via Huffington Post

Concealed Covert Advertising: The New Content

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Filed under: Propaganda and Disinformation, Spin

Media literacy alert! This article about covert advertising does exactly what it talks about. It masquerades as content while advertising products…


When advertising becomes content, who wins — advertisers or publishers, or both?
by Mathew Ingram
PaidContent.org
March 2, 2013

One of the biggest trends in media at the moment is “sponsored content” or what some call “native advertising.” But is it the savior of online media, or just another mirage in the advertising desert?

blankbillboard-200Andrew Sullivan, the former Daily Beast writer who recently launched his own standalone publishing venture, has made it pretty clear that he doesn’t like advertising, which is why his site is supported entirely by reader subscriptions. And he also made it clear in a recent series of posts that he doesn’t like the growing trend of sites like BuzzFeed using what they call “sponsored content” as a replacement for traditional advertising — something he suggested was ethically questionable for media entities of all kinds.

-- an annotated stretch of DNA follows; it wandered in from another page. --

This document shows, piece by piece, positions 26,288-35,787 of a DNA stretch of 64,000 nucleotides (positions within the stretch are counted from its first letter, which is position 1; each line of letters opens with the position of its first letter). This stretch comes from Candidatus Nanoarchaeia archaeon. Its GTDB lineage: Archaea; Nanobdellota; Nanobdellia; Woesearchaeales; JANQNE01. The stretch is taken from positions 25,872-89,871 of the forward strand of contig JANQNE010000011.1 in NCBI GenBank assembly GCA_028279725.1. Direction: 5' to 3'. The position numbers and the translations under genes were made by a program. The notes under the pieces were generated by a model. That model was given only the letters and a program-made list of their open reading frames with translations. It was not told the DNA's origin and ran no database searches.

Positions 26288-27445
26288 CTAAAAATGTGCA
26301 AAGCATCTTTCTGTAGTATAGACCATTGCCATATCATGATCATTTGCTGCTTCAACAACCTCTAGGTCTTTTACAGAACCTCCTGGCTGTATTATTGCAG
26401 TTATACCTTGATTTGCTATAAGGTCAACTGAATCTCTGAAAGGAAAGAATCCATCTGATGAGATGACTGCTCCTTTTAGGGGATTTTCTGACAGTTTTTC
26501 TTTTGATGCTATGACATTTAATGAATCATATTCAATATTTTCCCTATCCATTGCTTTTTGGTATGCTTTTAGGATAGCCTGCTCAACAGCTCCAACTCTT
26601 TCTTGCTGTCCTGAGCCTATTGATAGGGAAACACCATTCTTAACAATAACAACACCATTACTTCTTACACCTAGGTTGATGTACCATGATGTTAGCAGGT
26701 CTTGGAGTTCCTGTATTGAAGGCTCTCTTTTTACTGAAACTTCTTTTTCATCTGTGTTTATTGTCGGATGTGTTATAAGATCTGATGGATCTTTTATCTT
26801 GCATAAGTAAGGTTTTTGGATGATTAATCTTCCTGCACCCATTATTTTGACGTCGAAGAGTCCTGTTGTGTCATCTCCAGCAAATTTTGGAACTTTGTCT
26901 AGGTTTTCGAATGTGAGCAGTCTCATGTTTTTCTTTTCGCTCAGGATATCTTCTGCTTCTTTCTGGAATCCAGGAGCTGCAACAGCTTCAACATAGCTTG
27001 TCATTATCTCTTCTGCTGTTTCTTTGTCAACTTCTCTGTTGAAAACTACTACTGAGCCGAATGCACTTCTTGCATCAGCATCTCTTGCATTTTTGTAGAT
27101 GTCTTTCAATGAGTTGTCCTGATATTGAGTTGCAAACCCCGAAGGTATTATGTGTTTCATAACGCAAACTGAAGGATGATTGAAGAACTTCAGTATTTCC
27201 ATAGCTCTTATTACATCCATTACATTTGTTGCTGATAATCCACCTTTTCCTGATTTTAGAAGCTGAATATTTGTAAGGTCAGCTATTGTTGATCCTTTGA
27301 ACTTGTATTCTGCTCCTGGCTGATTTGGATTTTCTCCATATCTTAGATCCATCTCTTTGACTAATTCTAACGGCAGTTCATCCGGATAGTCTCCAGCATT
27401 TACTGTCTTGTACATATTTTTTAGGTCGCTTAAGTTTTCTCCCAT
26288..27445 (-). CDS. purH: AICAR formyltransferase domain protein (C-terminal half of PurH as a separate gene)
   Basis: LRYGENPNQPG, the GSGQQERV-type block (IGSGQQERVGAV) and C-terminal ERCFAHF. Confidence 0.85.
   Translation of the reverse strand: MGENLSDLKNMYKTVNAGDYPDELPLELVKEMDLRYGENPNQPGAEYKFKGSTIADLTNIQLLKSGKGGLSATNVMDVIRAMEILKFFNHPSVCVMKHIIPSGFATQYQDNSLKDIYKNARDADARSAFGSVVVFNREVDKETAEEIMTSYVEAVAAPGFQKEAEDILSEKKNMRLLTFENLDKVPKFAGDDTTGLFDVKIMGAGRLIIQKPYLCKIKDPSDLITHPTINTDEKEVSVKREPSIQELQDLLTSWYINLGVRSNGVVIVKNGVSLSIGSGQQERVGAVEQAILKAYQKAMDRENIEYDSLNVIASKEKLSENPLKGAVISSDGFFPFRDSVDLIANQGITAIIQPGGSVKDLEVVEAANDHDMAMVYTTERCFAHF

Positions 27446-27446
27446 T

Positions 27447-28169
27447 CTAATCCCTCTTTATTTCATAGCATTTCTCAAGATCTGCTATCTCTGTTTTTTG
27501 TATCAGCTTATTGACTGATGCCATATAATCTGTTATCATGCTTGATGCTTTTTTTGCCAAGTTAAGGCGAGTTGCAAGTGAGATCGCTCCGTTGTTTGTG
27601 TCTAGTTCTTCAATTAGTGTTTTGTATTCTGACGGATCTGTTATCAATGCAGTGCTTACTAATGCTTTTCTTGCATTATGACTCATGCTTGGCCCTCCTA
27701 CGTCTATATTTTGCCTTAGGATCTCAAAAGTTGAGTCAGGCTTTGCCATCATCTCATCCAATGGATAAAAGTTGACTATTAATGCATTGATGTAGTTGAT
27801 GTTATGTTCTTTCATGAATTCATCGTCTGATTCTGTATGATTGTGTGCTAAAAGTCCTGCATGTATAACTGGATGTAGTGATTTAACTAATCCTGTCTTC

Like it or not, however, this phenomenon is becoming more and more commonplace — and not just at new-media ventures like BuzzFeed but also at traditional publishers like The Atlantic. Is it the savior of online media, or just another mirage in the advertising desert? This is a question we are going to discussing at length at paidContent Live in New York on April 17, including a panel entitled “The future of native advertising: Blurring ads and content.”

If it’s useful, does it matter if it’s sponsored? (more…)

Andrew Breitbart, Conservative Muckraker, Dies

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Filed under: Propaganda and Disinformation, Spin